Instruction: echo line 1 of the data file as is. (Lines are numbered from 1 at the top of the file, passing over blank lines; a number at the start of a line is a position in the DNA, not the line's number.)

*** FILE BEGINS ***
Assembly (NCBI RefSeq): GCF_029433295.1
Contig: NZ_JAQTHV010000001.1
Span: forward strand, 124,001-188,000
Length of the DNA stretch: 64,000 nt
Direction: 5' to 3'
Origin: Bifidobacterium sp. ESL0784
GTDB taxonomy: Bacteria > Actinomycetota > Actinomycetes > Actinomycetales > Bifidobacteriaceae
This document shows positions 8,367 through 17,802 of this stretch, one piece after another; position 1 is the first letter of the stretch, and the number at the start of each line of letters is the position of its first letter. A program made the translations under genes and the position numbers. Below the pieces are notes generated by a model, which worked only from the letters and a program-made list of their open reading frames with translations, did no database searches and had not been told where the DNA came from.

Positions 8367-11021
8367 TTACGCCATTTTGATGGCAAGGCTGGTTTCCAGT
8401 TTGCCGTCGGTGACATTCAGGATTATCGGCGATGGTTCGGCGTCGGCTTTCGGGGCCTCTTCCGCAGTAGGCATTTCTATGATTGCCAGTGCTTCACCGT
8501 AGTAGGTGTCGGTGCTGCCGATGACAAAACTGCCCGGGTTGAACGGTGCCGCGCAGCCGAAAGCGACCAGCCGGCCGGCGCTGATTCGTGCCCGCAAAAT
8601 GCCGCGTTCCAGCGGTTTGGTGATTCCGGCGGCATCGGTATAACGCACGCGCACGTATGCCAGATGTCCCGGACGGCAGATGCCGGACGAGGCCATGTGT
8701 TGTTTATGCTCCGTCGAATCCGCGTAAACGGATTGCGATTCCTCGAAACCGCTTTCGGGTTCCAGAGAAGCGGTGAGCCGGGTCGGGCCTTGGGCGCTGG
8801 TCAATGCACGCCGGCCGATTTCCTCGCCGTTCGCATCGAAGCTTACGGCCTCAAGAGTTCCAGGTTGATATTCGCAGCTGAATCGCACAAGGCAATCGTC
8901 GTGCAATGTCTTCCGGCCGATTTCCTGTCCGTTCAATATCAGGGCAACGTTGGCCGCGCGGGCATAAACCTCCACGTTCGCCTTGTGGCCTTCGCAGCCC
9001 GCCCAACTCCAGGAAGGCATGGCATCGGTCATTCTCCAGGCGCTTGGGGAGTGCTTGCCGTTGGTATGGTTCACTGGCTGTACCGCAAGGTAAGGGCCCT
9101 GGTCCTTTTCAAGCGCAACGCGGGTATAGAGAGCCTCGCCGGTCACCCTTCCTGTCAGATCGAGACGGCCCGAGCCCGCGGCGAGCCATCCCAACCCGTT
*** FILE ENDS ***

Assembly (NCBI RefSeq): GCF_029433295.1